September 1, 2009

Put yourself center stage



One of the problems with PowerPoint presentations is the belief that the PowerPoint IS the presentation, that the slides are more important than the speaker.

Here's another contributor to the problem: The placement of the screen.

In rooms where there's a fixed or permanent screen, it's almost always in the center of the front wall. This means that the speaker has to stand off to the side or, in small rooms, in the corner (I've spoken from the corner of the room many times!). Sometimes the speaker stands in front of the screen and slides play across his forehead...

This, of course, puts the slide show center stage and the speaker in a secondary position of importance.

If you are speaking in a venue where the screen is not fixed, ask for it to be placed in the corner or to the left of the speaker (who will take center stage) at an angle to the audience. When the screen is to the left of the speaker, it is then to the right of the audience, which makes it easier to flow visually from speaker to slides and back again.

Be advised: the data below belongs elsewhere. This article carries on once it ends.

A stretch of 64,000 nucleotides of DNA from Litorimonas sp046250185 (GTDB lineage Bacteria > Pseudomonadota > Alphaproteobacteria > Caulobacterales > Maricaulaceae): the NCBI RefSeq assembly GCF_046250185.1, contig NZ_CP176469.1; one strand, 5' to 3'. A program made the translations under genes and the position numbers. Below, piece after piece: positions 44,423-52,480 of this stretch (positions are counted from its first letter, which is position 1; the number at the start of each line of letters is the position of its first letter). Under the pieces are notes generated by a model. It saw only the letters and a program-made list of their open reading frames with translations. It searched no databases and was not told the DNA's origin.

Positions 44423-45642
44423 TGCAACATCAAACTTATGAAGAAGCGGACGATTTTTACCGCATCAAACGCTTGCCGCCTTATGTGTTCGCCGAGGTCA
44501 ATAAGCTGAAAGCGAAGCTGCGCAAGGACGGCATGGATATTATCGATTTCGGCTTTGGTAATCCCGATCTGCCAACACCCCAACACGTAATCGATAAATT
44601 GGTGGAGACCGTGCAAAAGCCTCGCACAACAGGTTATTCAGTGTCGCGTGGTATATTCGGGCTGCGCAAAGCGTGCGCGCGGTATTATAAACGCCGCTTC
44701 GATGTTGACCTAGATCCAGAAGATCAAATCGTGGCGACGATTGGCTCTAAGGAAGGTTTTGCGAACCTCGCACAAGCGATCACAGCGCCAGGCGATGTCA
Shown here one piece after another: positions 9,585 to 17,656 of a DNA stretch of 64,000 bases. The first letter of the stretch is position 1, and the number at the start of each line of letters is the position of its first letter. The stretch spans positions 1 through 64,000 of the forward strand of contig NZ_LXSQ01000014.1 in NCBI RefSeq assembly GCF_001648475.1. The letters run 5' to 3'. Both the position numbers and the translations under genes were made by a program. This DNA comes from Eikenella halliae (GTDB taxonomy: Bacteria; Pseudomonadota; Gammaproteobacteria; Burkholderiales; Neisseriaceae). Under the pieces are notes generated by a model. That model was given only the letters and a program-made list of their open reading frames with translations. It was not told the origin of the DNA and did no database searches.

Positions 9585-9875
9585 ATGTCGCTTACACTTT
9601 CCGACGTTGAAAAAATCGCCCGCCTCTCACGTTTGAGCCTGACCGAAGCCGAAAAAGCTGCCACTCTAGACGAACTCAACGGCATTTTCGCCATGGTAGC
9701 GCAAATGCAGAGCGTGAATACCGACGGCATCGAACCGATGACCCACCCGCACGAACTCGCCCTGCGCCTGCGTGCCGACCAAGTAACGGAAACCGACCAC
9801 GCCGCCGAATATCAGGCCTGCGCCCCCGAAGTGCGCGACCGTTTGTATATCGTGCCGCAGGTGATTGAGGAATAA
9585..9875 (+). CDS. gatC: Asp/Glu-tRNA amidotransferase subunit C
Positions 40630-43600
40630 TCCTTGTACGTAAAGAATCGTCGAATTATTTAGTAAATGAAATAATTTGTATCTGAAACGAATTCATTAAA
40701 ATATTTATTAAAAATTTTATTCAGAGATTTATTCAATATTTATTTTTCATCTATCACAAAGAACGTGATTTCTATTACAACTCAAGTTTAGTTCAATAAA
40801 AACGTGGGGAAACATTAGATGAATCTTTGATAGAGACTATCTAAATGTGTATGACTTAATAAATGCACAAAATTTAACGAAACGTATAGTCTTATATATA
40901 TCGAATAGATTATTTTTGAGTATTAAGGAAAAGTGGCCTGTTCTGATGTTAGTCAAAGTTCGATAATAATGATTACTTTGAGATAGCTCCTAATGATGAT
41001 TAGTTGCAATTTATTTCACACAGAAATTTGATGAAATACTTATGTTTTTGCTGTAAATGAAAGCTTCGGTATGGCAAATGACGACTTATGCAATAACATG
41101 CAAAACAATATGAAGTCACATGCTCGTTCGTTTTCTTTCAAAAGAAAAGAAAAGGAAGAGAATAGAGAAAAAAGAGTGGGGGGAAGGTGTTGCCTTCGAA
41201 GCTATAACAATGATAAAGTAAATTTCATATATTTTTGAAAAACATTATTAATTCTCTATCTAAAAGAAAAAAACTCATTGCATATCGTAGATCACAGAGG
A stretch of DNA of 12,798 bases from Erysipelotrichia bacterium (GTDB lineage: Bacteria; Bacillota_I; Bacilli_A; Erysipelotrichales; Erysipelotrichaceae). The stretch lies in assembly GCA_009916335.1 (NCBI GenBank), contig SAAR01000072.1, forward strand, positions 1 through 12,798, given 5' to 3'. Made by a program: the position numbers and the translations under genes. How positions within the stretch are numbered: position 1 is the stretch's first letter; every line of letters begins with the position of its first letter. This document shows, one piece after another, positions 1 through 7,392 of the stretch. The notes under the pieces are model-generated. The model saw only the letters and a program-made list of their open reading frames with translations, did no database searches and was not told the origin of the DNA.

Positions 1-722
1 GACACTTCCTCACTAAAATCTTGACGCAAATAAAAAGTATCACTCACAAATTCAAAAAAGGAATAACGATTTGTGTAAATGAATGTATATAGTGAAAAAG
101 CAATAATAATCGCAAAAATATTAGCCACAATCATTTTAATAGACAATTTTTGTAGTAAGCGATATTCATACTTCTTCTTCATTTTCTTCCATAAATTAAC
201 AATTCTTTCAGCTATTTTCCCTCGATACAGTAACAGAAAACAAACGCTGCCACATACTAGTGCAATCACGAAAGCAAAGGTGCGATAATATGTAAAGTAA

If you must speak from the corner, try to seat the audience so that they are facing you, with the screen to their right. Just because the room is square or rectangular, there's no reason the audience has to sit square to the front wall.

Visit your venue in advance and clarify with the organizer where you will stand and the screen will be placed.

Don't give up your power to PowerPoint. Be the center of attention!

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2 comments. Please add yours! :

Business Communications Training said...

So true. Also thinking of your "magnetic effect" on your audience. If you are closer, your audience is more inclined to pay attention to you instead of the blackberry or the clock. Usually, the front row gets all the energy and they are the ones who most likely want it. Its the part of the audience that wants distance that you want to connect and persuade. Move to the other areas of the room, between the aisles and teach from different corners.

Lisa Braithwaite said...

Yes, thanks for sharing! We have to reach the whole audience, not just the ones who put themselves in front. I love the "magnetic" concept.

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